With £750 million stolen from our bank accounts in the past year, the Tonight programme investigates if your money is at risk.Read the full story ›
The claims include induced accidents where fraudsters deliberately target innocent motorists to claim whiplash compensation.Read the full story ›
The number of thefts of blue disability badges has more than doubled in a year, according to Local Government Association figures.Read the full story ›
Counter-terrorism police investigating a "large scale" alleged fraud linked to extremists travelling to Syria have arrested seven people.
Six men and one woman have been arrested after raids on seven addresses in London and Luton as part of a probe into allegations that vulnerable and elderly victims are 'cold-called' by someone impersonating a police officer and scammed out of money.
The men, all in their 20s and 30s, were arrested on suspicion of conspiracy to commit fraud and money laundering and a 32-year-old woman was arrested on suspicion of money laundering.
A 46-year-old woman was also arrested during a property search in north London on suspicion of a separate offence under the Child Abduction Act in relation to a young girl travelling to Turkey whose whereabouts remain unknown.
She has been bailed until June alongside two women, aged 20 and 21, who were previously arrested in relation to this inquiry.
Officers are investigating a large-scale fraud linked to UK extremists travelling to Syria.
The arrests today form part of an ongoing fraud investigation, whereby unsuspecting vulnerable and elderly victims are 'cold called' on their home phone by a suspect impersonating a police officer.
Members of the public are strongly advised, if you receive a call like this about your bank account from someone claiming to be a police officer, hang up the phone, wait at least five minutes to make sure the phone line has cleared, or use another phone line, before ringing the phone number on your bank card.
Motor insurance companies are encouraging fake whiplash claims by not subjecting claimants to proper medical checks, the chair of a transport committee has warned.
Louise Ellman MP told Good Morning Britain that industry leaders "have to act more responsibly and not just pay out without an examination".
MPs have called for whiplash payouts to be banned unless victims' claims have been checked independently.
Failures in the "dysfunctional" car insurance market have "encouraged criminality" in some areas, according to the head of a parliamentary transport committee.
Louise Ellman, Labour MP for Liverpool Riverside, said: "This is our fourth report on the cost of motor insurance and while premiums are now falling, aspects of the market remain dysfunctional and have encouraged criminality to take root.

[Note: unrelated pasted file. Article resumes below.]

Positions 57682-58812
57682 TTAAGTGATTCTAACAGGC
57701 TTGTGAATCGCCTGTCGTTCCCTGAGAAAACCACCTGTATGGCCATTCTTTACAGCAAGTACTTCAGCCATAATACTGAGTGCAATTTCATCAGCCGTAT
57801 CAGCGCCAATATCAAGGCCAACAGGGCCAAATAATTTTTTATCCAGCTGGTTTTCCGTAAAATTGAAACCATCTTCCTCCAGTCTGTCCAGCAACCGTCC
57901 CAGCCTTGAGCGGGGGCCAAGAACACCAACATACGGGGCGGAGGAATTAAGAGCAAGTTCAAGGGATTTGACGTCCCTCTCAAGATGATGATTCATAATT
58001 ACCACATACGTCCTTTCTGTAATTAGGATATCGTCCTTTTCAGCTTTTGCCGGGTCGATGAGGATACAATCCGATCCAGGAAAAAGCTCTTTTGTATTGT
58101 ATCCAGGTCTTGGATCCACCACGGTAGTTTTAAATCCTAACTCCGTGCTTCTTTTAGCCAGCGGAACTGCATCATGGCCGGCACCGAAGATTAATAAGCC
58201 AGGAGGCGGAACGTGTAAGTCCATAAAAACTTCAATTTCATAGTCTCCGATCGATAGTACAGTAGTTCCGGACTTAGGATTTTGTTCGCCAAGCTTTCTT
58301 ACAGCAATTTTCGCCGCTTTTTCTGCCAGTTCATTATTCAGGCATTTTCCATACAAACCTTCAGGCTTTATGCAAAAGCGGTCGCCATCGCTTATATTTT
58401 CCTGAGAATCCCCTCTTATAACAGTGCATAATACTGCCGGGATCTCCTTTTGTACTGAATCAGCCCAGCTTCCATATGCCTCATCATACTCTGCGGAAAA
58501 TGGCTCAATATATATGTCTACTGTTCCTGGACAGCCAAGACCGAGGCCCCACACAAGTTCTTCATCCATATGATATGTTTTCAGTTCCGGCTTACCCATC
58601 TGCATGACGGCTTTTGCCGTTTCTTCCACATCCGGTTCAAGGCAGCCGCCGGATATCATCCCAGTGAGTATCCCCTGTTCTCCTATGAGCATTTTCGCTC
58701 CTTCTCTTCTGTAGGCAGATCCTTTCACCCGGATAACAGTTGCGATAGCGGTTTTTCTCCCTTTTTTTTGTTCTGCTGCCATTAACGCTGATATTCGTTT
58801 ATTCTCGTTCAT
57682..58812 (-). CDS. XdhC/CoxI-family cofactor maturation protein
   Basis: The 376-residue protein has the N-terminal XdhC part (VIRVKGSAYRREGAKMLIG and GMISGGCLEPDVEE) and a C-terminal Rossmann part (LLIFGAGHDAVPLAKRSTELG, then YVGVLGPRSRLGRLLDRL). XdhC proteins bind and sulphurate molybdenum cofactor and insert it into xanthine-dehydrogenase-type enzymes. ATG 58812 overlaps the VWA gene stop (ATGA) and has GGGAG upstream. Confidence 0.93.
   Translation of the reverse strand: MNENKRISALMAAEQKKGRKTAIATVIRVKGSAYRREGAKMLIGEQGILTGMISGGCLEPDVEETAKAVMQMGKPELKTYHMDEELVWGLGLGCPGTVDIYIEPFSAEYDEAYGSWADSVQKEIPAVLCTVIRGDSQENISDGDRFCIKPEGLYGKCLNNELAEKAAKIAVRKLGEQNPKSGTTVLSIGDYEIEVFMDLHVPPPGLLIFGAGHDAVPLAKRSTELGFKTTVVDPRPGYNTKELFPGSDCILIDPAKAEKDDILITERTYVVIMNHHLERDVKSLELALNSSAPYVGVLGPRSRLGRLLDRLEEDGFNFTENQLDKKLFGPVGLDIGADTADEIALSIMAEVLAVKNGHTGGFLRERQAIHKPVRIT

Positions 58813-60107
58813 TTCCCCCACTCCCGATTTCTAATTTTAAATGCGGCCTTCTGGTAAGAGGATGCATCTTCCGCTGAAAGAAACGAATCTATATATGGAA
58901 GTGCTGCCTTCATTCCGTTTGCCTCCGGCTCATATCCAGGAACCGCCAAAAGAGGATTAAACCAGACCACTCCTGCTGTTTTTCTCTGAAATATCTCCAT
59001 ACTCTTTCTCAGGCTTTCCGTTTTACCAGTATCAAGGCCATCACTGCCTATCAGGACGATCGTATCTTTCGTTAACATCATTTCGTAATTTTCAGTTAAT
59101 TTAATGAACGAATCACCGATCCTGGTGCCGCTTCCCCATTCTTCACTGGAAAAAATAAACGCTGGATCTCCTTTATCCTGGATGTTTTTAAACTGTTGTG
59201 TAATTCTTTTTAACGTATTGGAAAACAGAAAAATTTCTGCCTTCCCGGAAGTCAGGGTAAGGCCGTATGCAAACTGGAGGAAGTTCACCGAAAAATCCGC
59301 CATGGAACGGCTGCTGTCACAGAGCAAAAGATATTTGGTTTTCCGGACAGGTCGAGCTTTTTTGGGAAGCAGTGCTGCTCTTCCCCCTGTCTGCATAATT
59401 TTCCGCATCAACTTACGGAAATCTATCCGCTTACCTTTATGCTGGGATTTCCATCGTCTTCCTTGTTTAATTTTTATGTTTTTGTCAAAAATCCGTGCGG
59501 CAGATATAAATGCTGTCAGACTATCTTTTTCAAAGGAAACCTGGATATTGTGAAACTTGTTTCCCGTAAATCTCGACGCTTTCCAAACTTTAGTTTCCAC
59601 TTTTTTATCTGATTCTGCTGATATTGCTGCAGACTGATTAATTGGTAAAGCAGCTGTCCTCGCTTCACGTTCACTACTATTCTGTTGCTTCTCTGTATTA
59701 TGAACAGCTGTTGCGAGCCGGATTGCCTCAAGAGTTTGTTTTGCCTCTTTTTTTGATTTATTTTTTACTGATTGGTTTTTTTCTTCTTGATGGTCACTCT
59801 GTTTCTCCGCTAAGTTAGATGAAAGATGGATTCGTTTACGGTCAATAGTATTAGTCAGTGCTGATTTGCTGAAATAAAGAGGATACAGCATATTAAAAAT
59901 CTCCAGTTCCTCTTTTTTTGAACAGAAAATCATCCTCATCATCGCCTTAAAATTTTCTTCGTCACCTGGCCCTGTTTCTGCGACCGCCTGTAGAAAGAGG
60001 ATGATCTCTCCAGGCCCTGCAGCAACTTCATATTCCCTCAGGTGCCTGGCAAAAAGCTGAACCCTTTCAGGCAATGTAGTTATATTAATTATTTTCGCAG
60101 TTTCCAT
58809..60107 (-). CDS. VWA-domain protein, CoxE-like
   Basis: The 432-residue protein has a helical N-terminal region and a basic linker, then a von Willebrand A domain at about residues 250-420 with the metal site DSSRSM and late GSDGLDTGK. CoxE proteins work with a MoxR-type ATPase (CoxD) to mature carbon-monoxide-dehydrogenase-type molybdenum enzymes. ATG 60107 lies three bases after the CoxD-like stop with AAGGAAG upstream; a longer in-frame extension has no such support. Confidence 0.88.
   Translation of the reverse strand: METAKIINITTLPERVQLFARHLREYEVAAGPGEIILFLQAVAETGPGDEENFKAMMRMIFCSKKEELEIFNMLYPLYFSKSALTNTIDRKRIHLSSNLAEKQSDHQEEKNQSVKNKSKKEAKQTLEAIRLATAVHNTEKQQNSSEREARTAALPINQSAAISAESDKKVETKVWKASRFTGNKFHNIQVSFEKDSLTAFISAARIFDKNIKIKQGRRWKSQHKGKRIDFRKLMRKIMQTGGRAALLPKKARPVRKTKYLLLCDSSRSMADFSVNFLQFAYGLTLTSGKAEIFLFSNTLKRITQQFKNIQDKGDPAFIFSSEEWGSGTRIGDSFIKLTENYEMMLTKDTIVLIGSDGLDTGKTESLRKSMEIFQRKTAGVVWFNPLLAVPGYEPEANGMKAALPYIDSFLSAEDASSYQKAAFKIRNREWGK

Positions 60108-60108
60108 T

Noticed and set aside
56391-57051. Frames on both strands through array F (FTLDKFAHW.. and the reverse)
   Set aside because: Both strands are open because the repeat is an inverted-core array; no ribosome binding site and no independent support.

She said further action was needed to tackle fraud which the report said is pushing up insurance prices for motorists.
Motor insurance is a "highly dysfunctional market" which has seen a drive for profits push up prices for consumers, a critical report from MPs has said.
They warned that "new forms of potentially dishonest practice" were emerging, including a new trend for ordering extra medical reports claiming psychological harm from road accidents.
A report called for more work to root out fraudulent claims, including a compulsory scheme to share data between insurers and solicitors.
It also said that lawyers should be banned for offering freebies such as cash or tablet computers to people considering making claims for car accidents.
Car insurers could be banned from paying compensation to whiplash claimants who have not undergone medical tests to check whether their injuries are genuine, a new report from MPs has said.
They said that insurers are too willing to pay compensation even when they suspect claims are fraudulent, said a report from the Transport Committee.
The committee said steps were being taken to prohibit insurers from offering to settle whiplash claims before the claimant had undergone a medical examination.
"We agree and would like to see this practice banned altogether," they said.
The National Crime Agency is warning people they have two weeks to save their computers from a powerful malicious software attack. The malware called GOZeuS is hiding within attachments in emails and, once downloaded, enables hackers to access computers and scan them for valuable information.
If no data is found, a second malware, known as CryptoLocker, locks the computer, displays a window with a countdown, and demands a ransom to grant access again.
According to the NCA, people are asked to pay 1 Bitcoin (£200 - £300) to regain access to their files.
The NCA is advising people to make sure security software is installed and updated, by running scans and checking that computer operating systems and applications are up to date.
Most of the public see insurance fraud as wrong as "stealing towels from a hotel room," an industry chief told Good Morning Britain.
Simon Douglas, director of AA Insurance said there had been an increase in people phoning the industry cheat line to report fraudulent claims.
"They think it may be a victimless crime, but in fact it is not. Just motor insurance fraud alone is probably costing £50 on everybody's premium."